Teaching and Learning Forum 2000 [ Proceedings Contents ]

Adult learners in cyberspace - Prepare for lift-off

Allan Goody
Centre for Staff Development
The University of Western Australia
    The use of technology in the delivery of education seems to be growing at an ever increasing rate. However there is the danger that teaching in cyberspace, that is, the use of web based teaching, particularly for learning at a distance, is growing faster than our ability to understand its impact on the basics of learning theory and the organisation and management of the delivery of courses. This mode of delivery is often cited as being a big advantage for non-traditional students who have difficulty in attending regular on campus classes. But have we given enough thought to the adult learner and their preparation for learning in cyberspace? And what about the instructor who will face a whole range of emotional, psychological, pedagogical, organisational and physical factors?

    This paper examines a course taught in cyberspace for adult students enrolled in a masters program. Everyone involved was new to this mode of teaching. What seemed like a great idea on the launch pad quickly suffered basic mechanical problems at lift-off, resulting in the shutting down of some engines, some running repairs, a slight change in the flight path and refiring of the main boosters.

    Questions were raised by both the students and the facilitator about the compatibility and preparedness of adult learners and teaching in cyberspace. This lead to an examination of the use of technology, the organisation, conduct and management of the cyberspace course and how the principles of adult learning might explain some of what occurred. This paper highlights some of what the group concluded and what preparation is needed in planning for teaching and learning in cyberspace.

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Introduction

The use of technology in the delivery of education is growing rapidly. In fact "there is some danger that the innovations ... are advancing faster than our understanding of its practical uses" (Merisotis & Phipps, 1999, p. 13). Instructors are trying to understand the impact of this technology on basic learning theory and the organisation and management of the delivery of courses, while at the same time trying to deliver the course content. Technology, in particular the use of web based delivery methods, is used in both the enhancement teaching and learning in face to face classes and for the provision of distance education courses. The 'computer generation' has grown up with technology and utilising the world wide web as part of their education is almost second nature. But the generations before face the prospect of learning to use computers and all the programs that come with them. This paper looks at what happened in an adult learning course offered in cyberspace (web based delivery).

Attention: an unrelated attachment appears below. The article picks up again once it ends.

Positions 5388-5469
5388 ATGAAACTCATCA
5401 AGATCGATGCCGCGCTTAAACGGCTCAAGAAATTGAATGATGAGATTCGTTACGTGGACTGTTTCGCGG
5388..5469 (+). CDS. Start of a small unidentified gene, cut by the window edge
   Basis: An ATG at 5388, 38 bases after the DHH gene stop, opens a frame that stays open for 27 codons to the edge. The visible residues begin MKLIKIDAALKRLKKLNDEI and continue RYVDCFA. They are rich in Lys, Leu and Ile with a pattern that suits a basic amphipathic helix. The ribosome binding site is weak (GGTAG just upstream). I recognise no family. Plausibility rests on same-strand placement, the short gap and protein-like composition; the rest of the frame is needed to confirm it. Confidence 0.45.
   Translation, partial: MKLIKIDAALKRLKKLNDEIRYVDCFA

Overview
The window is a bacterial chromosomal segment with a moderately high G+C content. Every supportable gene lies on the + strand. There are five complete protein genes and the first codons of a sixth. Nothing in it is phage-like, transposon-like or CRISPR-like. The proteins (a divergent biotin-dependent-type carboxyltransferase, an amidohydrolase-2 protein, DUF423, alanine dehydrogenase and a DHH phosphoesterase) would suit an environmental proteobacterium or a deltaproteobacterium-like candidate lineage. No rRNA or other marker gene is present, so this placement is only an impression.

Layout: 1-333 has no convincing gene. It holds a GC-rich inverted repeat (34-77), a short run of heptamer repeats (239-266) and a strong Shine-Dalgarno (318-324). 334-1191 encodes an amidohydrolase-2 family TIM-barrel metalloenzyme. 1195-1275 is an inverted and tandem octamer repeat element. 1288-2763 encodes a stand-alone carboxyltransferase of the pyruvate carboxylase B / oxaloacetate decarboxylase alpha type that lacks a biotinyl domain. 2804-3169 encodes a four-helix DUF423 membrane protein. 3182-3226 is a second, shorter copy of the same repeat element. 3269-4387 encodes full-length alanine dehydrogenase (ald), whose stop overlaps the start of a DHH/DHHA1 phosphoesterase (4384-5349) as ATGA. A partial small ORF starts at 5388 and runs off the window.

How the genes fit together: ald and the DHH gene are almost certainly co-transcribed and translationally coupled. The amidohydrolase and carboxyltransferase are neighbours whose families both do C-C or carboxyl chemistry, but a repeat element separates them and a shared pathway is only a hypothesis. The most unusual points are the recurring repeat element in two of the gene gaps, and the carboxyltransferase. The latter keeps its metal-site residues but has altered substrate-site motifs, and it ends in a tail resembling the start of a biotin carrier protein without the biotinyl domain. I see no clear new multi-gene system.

What happened from the first day of the class could appropriately be termed a 'revolution'. The combination of adult learners, varying degrees of computer literacy, a new delivery mode, a facilitator who was inexperienced with web based teaching, content which focused on the principles of adult learning and development, together with the inevitable technical glitches, produced an exciting and informative exercise in teaching and learning. The outcomes of the course helped inform the development and offering of further graduate courses using web based delivery. It also identified the need for adult learners, including the instructors, to be prepared for 'lift-off' into cyberspace teaching and learning.

The course as it was designed

Learning in Adulthood is a required credit course offered in a masters degree program in adult and higher education taught in a ten week quarter in the traditional format of weekly 4 hour classes. On the initiative of the facilitator, a senior member of the faculty, it was decided that the course be offered in cyberspace. The facilitator, who had extensive experience in distance learning instruction, had not previously taught in cyberspace and had limited exposure to the internet and associated technology. The decision to offer the course in cyberspace was made so as to trial the technology and to create more flexible access for non-traditional students. Confidence in the decision was enhanced by assurances of success from the computer resource specialists.

The course was structured as a mix of face to face meetings (first and last class) and cyberspace discussion groups. The first meeting was to facilitate student introductions and an orientation to the internet. The last class was for student presentations and course evaluations. The students were required to work in small groups using the synchronous chat rooms to plan their projects.

The students represented a range of non-traditional students, ages ranging from 23 to 55 years, a variety of life and work experiences, generally active in the community and fulfilling a number of life roles. Twenty percent considered themselves computer literate, the majority having limited or no computer experience, usually nothing more than word processing skills and a limited introduction to the internet through casual surfing of the web.